After this we get a couple of musical features. We find a music video for Phil Collins’ “Look Through My Eyes”. The clip takes the standard format, as it mixes movie clips and a lip-synch performance from Collins and band. It’s a mediocre song and video. We also discover a sing-along song for “On My Way”. As with other entries in this genre, it shows the clip from the movie with Karaoke-style lyrics displayed on the screen. Yawn!
We find two set-top games. “Bone Puzzle” has you pick the right bones to put together to make part of an animal. When completed, you’ll see a little informational piece about that critter. It’s easy and not very entertaining. “Find Your Totem” requires you to answer questions about your personal choices; when done, it reveals your personal totem. It’s a fun feature, though I don’t think it’s too accurate, as mine came up as “adventure”, and I’m not exactly Joe Adventurous.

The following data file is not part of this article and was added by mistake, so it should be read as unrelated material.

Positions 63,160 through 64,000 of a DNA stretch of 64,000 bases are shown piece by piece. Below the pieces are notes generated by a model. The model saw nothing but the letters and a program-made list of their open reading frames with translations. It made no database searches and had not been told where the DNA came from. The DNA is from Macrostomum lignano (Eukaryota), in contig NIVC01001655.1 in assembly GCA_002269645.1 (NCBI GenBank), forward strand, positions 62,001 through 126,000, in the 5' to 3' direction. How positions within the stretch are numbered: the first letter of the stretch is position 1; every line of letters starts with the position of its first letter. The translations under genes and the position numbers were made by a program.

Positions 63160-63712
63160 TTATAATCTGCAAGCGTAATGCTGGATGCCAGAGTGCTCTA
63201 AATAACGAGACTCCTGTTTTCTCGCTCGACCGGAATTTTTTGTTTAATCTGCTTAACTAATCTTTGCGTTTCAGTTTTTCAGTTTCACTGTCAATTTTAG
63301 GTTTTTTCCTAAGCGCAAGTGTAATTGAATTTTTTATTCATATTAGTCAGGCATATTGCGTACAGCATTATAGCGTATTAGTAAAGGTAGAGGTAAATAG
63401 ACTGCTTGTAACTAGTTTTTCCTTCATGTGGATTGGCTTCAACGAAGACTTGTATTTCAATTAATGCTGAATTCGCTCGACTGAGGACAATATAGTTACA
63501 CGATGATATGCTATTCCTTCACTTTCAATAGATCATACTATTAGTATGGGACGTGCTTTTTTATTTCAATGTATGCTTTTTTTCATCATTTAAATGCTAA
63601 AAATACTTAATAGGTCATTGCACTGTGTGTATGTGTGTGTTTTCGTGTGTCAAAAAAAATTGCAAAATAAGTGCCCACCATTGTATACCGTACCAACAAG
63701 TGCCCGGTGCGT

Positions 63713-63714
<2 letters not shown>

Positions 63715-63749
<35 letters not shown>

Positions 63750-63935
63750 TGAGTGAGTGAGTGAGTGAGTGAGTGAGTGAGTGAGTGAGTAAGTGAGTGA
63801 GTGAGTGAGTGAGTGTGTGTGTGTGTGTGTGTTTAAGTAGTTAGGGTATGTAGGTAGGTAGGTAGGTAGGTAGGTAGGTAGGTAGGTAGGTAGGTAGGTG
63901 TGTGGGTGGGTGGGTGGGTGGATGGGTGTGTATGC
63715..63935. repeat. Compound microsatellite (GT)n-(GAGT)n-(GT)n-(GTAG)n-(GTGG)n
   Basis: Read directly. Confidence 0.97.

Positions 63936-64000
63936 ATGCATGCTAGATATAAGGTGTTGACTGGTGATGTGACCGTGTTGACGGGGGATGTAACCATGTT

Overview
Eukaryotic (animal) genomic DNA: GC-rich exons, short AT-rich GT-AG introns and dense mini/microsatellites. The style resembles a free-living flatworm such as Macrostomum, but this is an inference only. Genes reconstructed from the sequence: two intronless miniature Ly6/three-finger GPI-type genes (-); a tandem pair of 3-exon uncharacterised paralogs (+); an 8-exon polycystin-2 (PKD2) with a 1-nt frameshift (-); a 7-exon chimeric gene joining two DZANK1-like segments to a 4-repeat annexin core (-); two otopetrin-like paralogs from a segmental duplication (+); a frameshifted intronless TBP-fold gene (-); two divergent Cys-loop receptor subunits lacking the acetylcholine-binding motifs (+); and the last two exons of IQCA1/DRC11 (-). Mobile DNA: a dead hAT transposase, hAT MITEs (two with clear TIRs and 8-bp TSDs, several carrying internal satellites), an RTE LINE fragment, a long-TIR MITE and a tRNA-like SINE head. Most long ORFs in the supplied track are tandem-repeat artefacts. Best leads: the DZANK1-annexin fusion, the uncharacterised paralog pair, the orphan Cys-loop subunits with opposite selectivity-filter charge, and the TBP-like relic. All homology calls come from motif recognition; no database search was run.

With the three-minute featurette Bear Legends two minutes and 57 seconds we get some simple stories. This area presents some Native American tales, and seems like a minor diversion. Making Noise: The Art of Foley offers a three-minute and 15-second featurette narrated by actor Jeremy Suarez. We get a light-hearted, kid-oriented look at the creation of movie sound effects; it’s basic but decent for younger fans.
Lastly, Art Review runs nine minutes, 58 seconds. Art director Robh Ruppel and supervising animator Byron Howard comment as we watch concept art. They offer good details about the material, and we see a lot of interesting pieces.
As DVD One starts, we encounter a mix of ads. We find trailers for Aladdin, The Incredibles, Chicken Little, The Three Musketeers Mary Poppins, and Mulan II. These also appear in the disc’s Sneak Peeks domain along with promos for the Game Boy Advance Brother Bear videogame and “Walt Disney World Magical Gatherings”. In a nice touch that will make many foes of “forced trailers” happy, none of these ads show up on DVD Two; they’re totally isolated to the “family friendly” version.